Tide turning in Illinois politics, think tank exec says
The April 4 elections revealed what some across Illinois have seen coming for awhile: The Democratic grip on the state is starting to loosen, a think tank executive said on a radio broadcast.
"I think the point of this is — especially in these low turnout elections — is that the water is simmering," Illinois Policy Institute CEO John Tillman said on the Chicago-based conservative radio talk show "Illinois Rising." "And all it takes is for someone to put a little more heat under there and turn it to a full boil, which you and many others did. There are people in Illinois politics who don't seem to understand that, all over from top to bottom. I think we need to turn up the heat."
Tillman told host Dan Proft that the opinions he expressed on the show were his own and not those of the institute. He also made it clear his opinions were about the re-emergence of Republican politics in Illinois.
"I'm definitely referring to the Republican side," he said.
Proft, in addition to hosting Illinois Rising, is a principal of Local Government Information Services, which owns this publication.
Consolidated elections on April 4 featured hundreds of municipal races in greater Chicago and the Chicago area, including mayoral, village president, school board and referendum races. Voter turnout was low, as had been expected: less than 25 percent in what Bob Hadley, a DeKalb 14th Precinct election judge, described as "somewhere between a stream and a trickle all day," according to a Daily Chronicle report.
Tillman referred in particular to the win by Orland Park businessman Keith Pekau over longtime Mayor Dan McLaughlin, which effectively saved village taxpayers more than $1.2 million. McLaughlin received a 375 percent raise from village trustees in October, which would have taken effect had he been re-elected and would have increased his pension benefits to that amount as well.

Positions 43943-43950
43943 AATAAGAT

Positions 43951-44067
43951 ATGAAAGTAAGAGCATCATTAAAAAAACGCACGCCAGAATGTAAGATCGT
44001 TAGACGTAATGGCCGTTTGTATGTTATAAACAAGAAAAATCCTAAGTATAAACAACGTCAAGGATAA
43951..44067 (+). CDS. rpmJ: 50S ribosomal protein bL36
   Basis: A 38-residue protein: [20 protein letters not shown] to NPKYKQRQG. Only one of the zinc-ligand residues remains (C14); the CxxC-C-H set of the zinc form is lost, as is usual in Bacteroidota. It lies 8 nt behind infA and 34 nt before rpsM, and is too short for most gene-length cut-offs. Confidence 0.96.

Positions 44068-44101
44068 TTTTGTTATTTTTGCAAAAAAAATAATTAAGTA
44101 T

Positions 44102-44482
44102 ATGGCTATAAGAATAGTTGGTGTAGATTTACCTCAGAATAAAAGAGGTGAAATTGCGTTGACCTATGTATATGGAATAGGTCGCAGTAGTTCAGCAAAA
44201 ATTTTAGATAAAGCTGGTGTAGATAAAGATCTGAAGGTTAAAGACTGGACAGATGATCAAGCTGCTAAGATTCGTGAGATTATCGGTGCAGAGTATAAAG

Tillman also said liberal complaints about how conservative politicians are being funded are disingenuous.
"They're objecting to competition," Tillman said. "They're objecting to people waking up and paying attention."
Democrats have not had to worry about any conservative opposition for more than a quarter of a century in Illinois, Tillman said.
"So all their money, all their assets, you wonder why Will County goes the way it went," he said. "You wonder what's happening in Lake County. You wonder why DuPage went from being the bastion to having Democrats where it should be Republicans. Is it that these places changed, that some became more Democrat? No, it's Republicans have abandoned the field -- one of your favorite phrases -- and they've been doing it for years. What they're objecting to is that people are actually saying, 'You know what? We're going to get back in the game and participate'. And they don't like that competition."
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